Cuban Cinema through the lens of Titón
Museum of the Moving Image - Bartos Screening Room
A presentation by Alvaro Pérez Abrahantes, followed by discussion
Tomás Gutiérrez Alea, better known as Titón, is arguably the most important Cuban filmmaker of the twentieth century. With a prolific career that spanned from the 1950s until his death in 1996, Alea thought of film as a powerful tool to make people think and reflect, and not just a form of void entertainment. His groundbreaking film Memories of Underdevelopment is considered one of the best Spanish-language films ever made. Titón chose to stay in Cuba after the revolution in 1959 and as an intellectual he supported a process he believed was necessary. Alea was convinced that he had to take a critical approach to tackling those excruciating issues that pertained to the Cubans. Thus, his excellent films were never detached from controversy.
But how do we talk about film in Cuba? Why it is so important to understand the intricate and often bitter relations between the island and the United States? How were the first moving images taken there? Who created these images? And what about the post-Titón cinema in Cuba? Cuban film scholar Alvaro Pérez Abrahantes addresses these questions and more in a presentation featuring clips from four of the most important films produced by Alea: The Death of a Bureaucrat, Memories of Underdevelopment, The Last Supper, and the Oscar-nominated Strawberry and Chocolate, followed by a discussion. He will also talk about contemporary audiovisual production in Cuba, as well as the forms of distribution on an island that stills struggles with internet connectivity.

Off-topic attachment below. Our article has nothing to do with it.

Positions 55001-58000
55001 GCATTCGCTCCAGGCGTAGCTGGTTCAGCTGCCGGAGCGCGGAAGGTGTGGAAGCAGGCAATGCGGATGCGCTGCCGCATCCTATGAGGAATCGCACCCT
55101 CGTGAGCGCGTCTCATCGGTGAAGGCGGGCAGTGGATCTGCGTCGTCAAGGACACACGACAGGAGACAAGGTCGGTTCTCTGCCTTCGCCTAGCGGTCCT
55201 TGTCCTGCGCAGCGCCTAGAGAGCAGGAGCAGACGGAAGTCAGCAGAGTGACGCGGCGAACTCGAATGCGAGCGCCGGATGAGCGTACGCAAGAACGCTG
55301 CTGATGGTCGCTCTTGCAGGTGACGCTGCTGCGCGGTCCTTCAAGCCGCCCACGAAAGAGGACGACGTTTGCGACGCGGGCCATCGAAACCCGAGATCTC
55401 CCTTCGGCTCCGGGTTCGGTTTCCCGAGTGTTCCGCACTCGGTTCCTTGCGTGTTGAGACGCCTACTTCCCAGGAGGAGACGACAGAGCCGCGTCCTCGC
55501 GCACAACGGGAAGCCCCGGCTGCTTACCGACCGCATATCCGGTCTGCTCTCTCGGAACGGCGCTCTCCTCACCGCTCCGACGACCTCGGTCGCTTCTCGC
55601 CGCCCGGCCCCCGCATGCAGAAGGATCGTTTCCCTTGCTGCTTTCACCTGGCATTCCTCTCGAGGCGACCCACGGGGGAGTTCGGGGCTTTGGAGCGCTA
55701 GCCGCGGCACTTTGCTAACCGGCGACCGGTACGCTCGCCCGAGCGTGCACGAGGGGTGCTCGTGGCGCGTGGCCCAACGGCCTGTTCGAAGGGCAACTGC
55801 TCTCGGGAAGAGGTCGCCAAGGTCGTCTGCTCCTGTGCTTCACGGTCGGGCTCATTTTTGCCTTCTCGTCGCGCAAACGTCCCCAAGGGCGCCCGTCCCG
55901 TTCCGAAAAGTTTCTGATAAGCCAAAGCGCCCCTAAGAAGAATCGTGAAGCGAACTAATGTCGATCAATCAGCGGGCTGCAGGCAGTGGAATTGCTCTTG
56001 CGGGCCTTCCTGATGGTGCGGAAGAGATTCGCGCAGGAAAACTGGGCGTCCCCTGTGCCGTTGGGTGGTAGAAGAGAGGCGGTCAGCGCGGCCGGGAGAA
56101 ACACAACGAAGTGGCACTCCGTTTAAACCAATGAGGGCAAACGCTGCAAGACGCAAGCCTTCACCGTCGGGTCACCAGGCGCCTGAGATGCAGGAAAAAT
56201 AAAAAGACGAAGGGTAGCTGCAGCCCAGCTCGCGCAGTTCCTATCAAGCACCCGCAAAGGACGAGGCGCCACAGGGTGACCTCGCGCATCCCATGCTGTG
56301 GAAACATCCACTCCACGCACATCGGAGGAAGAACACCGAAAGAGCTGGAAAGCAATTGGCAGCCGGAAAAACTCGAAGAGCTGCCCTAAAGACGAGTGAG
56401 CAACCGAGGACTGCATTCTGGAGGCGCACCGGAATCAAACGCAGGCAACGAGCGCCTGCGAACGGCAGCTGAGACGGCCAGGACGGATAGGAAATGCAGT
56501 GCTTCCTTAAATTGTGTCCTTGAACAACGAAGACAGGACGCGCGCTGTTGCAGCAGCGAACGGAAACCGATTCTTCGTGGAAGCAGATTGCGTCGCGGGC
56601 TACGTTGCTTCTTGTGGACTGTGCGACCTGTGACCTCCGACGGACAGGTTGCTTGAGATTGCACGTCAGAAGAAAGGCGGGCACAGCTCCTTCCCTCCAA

About the speaker: Alvaro Pérez Abrahantes is the head of Audiovisual Projects and a member of the board of directors of the Ludwig Foundation of Cuba, a non-for-profit NGO based in Havana. For the last two years he has been a professor of Cuban Image and Cinema for Tisch School of the Arts, NYU.
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